By David Adams
MIAMI (Reuters) - Duke Energy Corp said on Thursday it will not proceed with a $24 billion nuclear power project in central Florida because of licensing delays and doubts about cost recovery, but may use the site for nuclear power generation in the future.
The announcement was the latest blow to nuclear power investment in the Sunshine State and reflected the boom in natural gas development nationwide.
Although it is pulling the plug on plans to build a nuclear plant in Florida's Levy County, the company said it continues to regard the Gulf Coast site as a "viable option for future nuclear generation."
"We continue to believe that a balanced energy portfolio, including renewable energy, energy efficiency, and state-of-the-art cleaner power plants are critical to securing Florida's energy future," Alex Glenn, president of Duke Energy's utility operations in the state, said in a statement.
He cited delays in the licensing of new plants by the Nuclear Regulatory Commission, as well as uncertainties about cost recovery, as among leading reasons plans to build the plant had been put on hold.
"Nuclear energy should remain an option to meet Florida's future energy needs," said Glenn.
Duke Energy Florida provides electricity to approximately 1.7 million customers in Florida.
Duke Energy, the biggest power company in the United States, announced in February that its Progress Energy Florida utility would retire the Crystal River nuclear plant on the state's west coast.
The plant had been offline since late 2009 due to damage done to the reactor's containment structure during a power upgrade and the replacement of the unit's steam generators.
The Levy project decision was welcomed by critics of nuclear energy in Florida. "Duke's leadership has taken a fresh look at these unnecessary nuclear projects and has absolutely made the right decision for Florida consumers," said Stephen A. Smith, executive director of Southern Alliance for Clean Energy.
"While important details are still being resolved, Florida consumers should rejoice in knowing that the fleecing associated with this nuclear project will end," he added, noting that the Levy project cost had "skyrocketed."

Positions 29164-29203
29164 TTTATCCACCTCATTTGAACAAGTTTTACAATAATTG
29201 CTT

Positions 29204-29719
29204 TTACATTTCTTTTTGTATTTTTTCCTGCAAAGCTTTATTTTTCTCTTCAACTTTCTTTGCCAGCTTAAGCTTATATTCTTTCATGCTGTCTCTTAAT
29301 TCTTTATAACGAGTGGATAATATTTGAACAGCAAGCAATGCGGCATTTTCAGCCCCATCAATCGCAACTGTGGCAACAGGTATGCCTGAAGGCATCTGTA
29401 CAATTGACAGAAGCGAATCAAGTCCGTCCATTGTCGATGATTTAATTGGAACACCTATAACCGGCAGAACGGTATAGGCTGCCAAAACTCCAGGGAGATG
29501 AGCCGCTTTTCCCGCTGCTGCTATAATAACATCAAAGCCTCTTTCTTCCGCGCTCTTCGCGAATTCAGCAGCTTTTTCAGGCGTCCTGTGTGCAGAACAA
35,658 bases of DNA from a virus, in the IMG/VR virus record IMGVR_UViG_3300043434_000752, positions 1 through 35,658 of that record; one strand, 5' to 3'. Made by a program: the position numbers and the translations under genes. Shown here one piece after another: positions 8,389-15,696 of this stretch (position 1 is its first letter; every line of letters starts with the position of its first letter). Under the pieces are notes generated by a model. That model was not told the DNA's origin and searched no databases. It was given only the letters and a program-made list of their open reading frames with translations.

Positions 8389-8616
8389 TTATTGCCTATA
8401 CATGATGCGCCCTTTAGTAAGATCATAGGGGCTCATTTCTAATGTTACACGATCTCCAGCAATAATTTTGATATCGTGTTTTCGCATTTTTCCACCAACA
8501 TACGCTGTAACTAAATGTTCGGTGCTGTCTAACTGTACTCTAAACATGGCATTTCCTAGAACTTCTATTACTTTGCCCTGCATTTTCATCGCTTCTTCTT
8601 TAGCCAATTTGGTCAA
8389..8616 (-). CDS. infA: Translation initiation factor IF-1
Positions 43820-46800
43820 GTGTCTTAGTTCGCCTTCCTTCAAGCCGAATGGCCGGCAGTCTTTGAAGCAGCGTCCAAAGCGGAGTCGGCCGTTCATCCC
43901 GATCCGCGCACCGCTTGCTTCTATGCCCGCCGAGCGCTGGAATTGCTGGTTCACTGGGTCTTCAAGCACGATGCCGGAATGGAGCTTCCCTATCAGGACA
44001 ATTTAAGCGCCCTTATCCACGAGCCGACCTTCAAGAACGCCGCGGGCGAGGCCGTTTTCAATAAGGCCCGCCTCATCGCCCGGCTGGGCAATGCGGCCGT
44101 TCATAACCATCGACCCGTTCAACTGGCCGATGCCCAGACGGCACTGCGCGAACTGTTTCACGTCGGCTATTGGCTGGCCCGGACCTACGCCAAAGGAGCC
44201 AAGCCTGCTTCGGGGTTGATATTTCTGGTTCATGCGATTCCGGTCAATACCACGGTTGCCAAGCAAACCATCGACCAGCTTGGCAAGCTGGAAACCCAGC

Duke said it will continue the process to obtain a license to build the plant, but in the meantime it plans to seek to construct or acquire natural gas-fired power generation.
"It is encouraging to see Duke recognize the value of nuclear energy by keeping its options open for this site," said Jerry Paul, a Florida-based nuclear engineer with the Energy Information Institute. "Most experts would agree that zero-emission nuclear energy must play a role in America's and Florida's future energy supply," he added.
Paul said the Levy decision appeared to be based on a narrow set of factors related to Duke's Florida territory, including electricity demand projections and the timeline for available energy from that plant compared with the delays in the permitting process.
There are currently 100 reactors licensed to operate in the United States. The reactors have a total capacity of about 97,843 megawatts (MW) and generate about 20 percent of the nation's power.
In February Duke said it was evaluating the potential to build a new gas plant that could come online as early as 2018.
In 2012, before the merger with Duke, Progress said it delayed the proposed in-service date for the Levy county nuclear power plant to 2024 with a second unit following 18 months later. The company also boosted the cost estimate for the 2,200-MW project to between $19 billion and $24 billion.
(Additional reporting by Scott DiSavino; Editing by Phil Berlowitz)